On January 10th, professional troll Jeremy Clarkson tweeted this:
Any experienced cyclist will tell you that approaching a junction you should position yourself in the middle of the lane for safety and visibility. It’s known as primary position, and is recommended by cycling bodies and the Department for Transport.
Even the Institute for Advanced Motorists, an organisation of which I’m sure Mr Clarkson is supportive of, promotes riders taking the lane like this.
The IAM has urged cyclists to make themselves seen and to “claim their lane”, moving out into the middle of the lane when approaching a junction or parked cars.
… Our advice to cyclists, based on a comprehensive study, is to … assert yourself when approaching a junction, pushing out into the road and putting yourself in the direct view of drivers.
The cyclist in Mr Clarkson’s tweet was doing nothing wrong. Unlike Mr Clarkson himself however, who is using a mobile device when driving, an endorsable penalty which could see him the recipient of 3 penalty points on his licence and a £100 fine
Drivers should expect to encounter cyclists in the middle of the lane. There are many occasions when there is not enough room for a driver to safely overtake, or where there are parked cars or other hazards to negotiate, and it is the responsibility of the overtaking driver to be patient and wait for a safe overtaking opportunity. Any driver who can not handle that simple skill, should stop driving.
Then another Jeremy, Radio 2 DJ Jeremy Vine, who happens to be a keen cyclist himself, replied to Clarkson:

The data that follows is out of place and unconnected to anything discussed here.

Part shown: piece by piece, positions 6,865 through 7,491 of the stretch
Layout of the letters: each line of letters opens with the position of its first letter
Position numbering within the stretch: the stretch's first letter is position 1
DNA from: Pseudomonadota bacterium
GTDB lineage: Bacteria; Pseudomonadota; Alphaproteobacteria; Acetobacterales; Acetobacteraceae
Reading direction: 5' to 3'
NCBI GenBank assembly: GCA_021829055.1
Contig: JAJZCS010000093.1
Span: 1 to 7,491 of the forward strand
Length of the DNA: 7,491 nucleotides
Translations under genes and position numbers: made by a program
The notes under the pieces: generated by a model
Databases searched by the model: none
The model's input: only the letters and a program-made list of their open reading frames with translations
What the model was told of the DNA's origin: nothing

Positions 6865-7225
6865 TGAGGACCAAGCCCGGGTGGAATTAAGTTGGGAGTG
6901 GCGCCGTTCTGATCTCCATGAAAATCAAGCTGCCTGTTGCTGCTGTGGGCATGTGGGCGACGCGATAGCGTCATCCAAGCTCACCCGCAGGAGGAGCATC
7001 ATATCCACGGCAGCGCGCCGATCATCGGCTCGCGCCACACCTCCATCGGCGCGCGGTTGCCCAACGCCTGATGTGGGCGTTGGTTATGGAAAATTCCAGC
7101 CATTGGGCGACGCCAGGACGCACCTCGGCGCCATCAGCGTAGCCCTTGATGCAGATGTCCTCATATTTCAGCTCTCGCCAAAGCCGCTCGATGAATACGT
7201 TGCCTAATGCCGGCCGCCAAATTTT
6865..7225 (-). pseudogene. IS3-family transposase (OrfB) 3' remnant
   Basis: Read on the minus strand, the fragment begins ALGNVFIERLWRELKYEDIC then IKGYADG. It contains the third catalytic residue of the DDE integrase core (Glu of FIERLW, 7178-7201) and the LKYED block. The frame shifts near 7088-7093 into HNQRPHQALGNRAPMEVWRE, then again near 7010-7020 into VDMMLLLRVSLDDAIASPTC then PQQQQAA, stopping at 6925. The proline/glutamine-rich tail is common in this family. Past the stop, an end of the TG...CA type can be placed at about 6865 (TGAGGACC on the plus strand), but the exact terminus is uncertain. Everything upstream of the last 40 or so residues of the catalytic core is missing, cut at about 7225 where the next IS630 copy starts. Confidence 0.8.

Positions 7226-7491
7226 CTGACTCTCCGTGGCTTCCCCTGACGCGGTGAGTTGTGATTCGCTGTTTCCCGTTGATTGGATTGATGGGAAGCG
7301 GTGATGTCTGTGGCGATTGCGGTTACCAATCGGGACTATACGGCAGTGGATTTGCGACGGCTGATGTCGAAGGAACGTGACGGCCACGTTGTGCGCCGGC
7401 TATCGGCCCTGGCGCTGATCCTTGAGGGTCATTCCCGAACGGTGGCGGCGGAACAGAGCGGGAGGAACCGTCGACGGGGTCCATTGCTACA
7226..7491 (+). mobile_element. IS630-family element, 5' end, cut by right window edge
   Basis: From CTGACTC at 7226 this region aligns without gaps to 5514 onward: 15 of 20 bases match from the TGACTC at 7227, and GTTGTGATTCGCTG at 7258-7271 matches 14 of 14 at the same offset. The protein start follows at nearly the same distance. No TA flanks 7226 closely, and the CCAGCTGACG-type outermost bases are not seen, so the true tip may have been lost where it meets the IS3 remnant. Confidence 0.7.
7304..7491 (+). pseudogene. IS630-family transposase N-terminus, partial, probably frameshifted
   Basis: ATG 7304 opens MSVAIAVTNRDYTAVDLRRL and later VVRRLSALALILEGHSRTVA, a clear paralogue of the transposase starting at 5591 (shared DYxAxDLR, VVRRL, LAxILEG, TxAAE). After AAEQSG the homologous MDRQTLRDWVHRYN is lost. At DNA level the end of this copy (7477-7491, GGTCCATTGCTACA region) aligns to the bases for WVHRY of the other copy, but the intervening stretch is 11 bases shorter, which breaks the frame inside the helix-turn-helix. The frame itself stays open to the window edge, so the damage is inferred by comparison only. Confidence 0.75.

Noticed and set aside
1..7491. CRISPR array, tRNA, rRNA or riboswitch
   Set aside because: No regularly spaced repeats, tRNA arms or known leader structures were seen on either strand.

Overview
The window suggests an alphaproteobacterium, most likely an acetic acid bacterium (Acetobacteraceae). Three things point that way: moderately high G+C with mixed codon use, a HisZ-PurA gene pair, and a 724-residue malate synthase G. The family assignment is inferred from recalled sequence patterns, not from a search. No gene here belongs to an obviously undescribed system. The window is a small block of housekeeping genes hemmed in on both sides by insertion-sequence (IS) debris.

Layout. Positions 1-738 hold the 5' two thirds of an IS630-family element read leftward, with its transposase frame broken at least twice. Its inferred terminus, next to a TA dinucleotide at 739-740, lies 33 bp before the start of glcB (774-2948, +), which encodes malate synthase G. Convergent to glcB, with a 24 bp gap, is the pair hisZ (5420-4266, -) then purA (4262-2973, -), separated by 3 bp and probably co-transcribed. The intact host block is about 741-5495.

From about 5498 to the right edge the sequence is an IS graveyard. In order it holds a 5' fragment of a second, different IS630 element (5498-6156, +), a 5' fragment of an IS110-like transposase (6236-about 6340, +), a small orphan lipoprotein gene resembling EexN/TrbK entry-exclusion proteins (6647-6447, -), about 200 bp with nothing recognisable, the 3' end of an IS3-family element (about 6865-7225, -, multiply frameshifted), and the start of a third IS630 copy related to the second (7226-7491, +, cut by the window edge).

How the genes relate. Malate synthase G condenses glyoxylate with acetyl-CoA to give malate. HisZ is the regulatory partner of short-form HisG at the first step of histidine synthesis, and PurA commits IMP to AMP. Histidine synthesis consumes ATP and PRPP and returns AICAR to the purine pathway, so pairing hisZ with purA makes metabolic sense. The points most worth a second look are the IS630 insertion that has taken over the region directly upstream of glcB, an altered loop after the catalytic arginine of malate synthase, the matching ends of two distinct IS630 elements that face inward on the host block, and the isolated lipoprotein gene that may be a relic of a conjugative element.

Whereupon Clarkson retorted “No. He. Does. Not.”
You can practically feel the sense of entitlement. “This is my road” Clarkson seems to be saying, “so fuck off out of my way”.
As we have already established, the cyclist did have every right to take the lane as he did. You would think that a professional motoring journalist would know that.
Clarkson went on to clarify:
If the cyclist did indeed “hurl abuse” then that’s far from ideal, but it would still not invalidate his road position, and it can be extremely stressful and intimidating to have impatient and ignorant motorists trying to force their way past you, which may well provoke an angry response.
In a further twist to the story, someone claiming to be the cyclist in question posted on singletrackworld. His version of events differed somewhat from Clarkson’s:
I was riding home from work (this is one of my regular routes) down Sloane Avenue in Chelsea towards Sloane Square. As I approached this island at the junction of Ixworth Street, a Range Rover over took me, because he had to veer left to avoid hitting the island I got pushed owards the kerb. There was no point to this pass as there was slow moving traffic a little bit further down the road.
Now I was pretty cheesed off with this and most of you will know a close pass starts pumping adrenaline. Sloane Ave is a nice flat road and it’s really easy to keep up with the trafic and just past the island I was keeping pace with the Range Rover, the driver was looking in his N/S door mirror giving the ‘stare’. I admit that I was fairly vocal at this point and shouted ‘What? you f*****g c**k, f****** knobstick’ not much of an insult but I was too riled up to think straight.